Saturday, September 26, 2015

Breakfast Links: Week of September 21, 2015

Saturday, September 26, 2015
Fresh for your weekend browsing - our weekly round-up of favorite links to other websites, blogs, articles, and images via Twitter.
• Vintage decorative and fashion ideas: Wright's bias fold tape sewing books, 1931.
• Artist John Singer Sargent and his people.
• In colonial New England, women were forced to confess to fornication outside of marriage, and fined for it.
• What 200 years of African American cookbooks reveal how we stereotype food.
Martha Washington's essential encampment tool kit.
• The belated pardoning of Salem Witch Trial victim Ann Pudeator.
Image: Stowaway cats escape capture and sail to Europe, 1930.
Jane Austen and the art of letter-writing.
• At the Pearlies' Harvest Festival in London.
• The persevering lover and the false wife, 1786.
• This official war artist drew stunning portraits of RAF pilots during World War Two.
• Newly rediscovered early modern Maryland ship was likely built on a plantation by slaves or indentured servants.
Image: Mark Twain in Instanbul, 1867.
• Quick quiz: which character from Thomas Hardy's novels are you?
• Good overview of 19thc. theatre in London.
• The history of the Stamp Act shows how Native Americans led to the American Revolution.
• Rare video footage of artists Monet, Rodin, Renoir, and Degas.
Image: "Wide-Awake" was once a common compliment for boys and men, as this dime-novel proves.
• Alexander Cruden, from Corrector of texts to Corrector of people.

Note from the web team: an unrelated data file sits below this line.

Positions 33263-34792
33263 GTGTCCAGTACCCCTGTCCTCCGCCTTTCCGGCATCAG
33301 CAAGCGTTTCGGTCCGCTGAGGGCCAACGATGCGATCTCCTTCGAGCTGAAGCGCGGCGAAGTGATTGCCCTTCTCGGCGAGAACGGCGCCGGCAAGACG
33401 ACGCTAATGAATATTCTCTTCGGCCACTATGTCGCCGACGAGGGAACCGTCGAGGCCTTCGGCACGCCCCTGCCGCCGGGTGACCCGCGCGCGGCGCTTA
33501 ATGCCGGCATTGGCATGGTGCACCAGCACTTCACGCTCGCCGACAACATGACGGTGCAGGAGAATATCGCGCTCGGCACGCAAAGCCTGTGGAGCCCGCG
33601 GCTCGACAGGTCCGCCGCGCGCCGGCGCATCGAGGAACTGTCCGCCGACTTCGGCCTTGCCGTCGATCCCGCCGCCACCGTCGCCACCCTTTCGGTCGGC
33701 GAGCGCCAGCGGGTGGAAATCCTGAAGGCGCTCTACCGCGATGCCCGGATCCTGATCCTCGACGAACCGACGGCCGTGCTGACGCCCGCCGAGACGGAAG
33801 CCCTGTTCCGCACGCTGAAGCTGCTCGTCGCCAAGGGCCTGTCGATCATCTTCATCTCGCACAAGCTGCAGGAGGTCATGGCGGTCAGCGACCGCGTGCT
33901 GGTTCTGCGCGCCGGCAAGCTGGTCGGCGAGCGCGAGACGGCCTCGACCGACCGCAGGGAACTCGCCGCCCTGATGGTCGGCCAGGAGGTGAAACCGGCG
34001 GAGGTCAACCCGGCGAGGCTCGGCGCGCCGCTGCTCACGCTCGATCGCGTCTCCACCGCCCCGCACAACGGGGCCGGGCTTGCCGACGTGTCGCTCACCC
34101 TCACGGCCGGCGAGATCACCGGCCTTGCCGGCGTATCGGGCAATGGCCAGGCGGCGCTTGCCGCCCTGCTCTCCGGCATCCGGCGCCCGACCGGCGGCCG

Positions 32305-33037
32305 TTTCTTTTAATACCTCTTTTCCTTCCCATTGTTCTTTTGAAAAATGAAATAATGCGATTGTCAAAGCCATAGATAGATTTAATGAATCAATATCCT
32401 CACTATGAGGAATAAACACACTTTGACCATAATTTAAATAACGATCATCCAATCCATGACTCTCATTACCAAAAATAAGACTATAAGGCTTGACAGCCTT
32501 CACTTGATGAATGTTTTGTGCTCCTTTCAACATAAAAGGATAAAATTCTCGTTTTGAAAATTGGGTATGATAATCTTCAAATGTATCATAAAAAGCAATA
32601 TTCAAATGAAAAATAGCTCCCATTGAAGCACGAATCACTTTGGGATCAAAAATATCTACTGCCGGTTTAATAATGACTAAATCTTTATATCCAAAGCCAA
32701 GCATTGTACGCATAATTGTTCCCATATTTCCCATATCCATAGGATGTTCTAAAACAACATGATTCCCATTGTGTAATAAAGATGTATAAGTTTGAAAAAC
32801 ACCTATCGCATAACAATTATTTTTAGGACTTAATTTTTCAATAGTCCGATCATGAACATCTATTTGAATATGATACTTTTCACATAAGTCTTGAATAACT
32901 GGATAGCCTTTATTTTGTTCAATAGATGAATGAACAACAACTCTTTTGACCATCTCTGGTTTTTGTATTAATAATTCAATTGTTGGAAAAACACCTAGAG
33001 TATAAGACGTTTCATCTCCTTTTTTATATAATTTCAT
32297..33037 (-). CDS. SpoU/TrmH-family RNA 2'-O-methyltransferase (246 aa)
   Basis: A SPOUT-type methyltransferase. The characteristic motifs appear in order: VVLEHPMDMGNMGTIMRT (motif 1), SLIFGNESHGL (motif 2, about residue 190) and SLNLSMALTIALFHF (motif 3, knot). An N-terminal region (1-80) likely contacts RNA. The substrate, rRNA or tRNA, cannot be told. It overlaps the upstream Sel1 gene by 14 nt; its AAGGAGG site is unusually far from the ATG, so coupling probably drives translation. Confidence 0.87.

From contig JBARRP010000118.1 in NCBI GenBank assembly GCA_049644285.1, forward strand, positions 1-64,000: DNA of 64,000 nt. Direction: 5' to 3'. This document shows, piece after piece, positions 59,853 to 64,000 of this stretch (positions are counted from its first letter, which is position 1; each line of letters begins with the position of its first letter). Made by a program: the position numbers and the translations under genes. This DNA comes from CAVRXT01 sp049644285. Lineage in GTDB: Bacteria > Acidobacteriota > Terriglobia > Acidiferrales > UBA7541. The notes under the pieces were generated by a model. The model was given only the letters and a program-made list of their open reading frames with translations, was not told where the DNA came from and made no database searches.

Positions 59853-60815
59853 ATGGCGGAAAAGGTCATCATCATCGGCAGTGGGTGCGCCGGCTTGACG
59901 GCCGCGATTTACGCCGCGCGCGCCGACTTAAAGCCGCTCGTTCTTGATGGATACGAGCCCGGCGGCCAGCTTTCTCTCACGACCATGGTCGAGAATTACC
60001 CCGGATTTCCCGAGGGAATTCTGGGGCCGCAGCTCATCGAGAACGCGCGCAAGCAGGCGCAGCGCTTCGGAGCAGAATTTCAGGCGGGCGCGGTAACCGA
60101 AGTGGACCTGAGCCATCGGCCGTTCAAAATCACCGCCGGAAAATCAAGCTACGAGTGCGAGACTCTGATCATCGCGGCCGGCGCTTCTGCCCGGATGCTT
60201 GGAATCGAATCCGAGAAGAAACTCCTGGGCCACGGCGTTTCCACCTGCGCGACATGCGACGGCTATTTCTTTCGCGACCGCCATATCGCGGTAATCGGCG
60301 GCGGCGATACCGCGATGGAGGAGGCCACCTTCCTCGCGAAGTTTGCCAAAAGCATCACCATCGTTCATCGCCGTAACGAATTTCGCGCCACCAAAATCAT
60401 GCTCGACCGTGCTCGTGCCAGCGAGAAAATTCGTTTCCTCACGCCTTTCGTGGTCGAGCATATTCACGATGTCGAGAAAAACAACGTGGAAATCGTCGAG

• Why have Indian British suffragettes been erased from popular history?
• Do you adore Dior? How a fashion late bloomer changed the game in 1947 with his New Look.
• Bits of medieval France are incorporated in the Joan of Arc statue in NYC.
Image: In case you missed National Punctuation Day this week, here's a 15thc. manuscript with early pilcrows (paragraph marks.)
• A brief history of London tourism since 1800.
• A marooning scandal in the Royal Navy, 1807.
• We're still trying to figure out what made this poor cat a "badly marked tabby" in 1895.
• Just for fun: modern art simplified.
Hungry for more? Follow us on Twitter @2nerdyhistgirls for fresh updates daily.
Above: At Breakfast by Laurits Andersen Ring. Private collection.


Hels said...

The story of the Joan of Arc statue in NYC is important reading, even if I find the motives ambivalent. Thank you Ephemeral New York.

Quinn said...

Which of those tiny figures is identified as Mark Twain?

Isabella Bradford/Susan Holloway Scott said...

Quinn, my guess is that Mark Twain is the man sitting on the left of the steps in his shirtsleeves. But that's only a guess!

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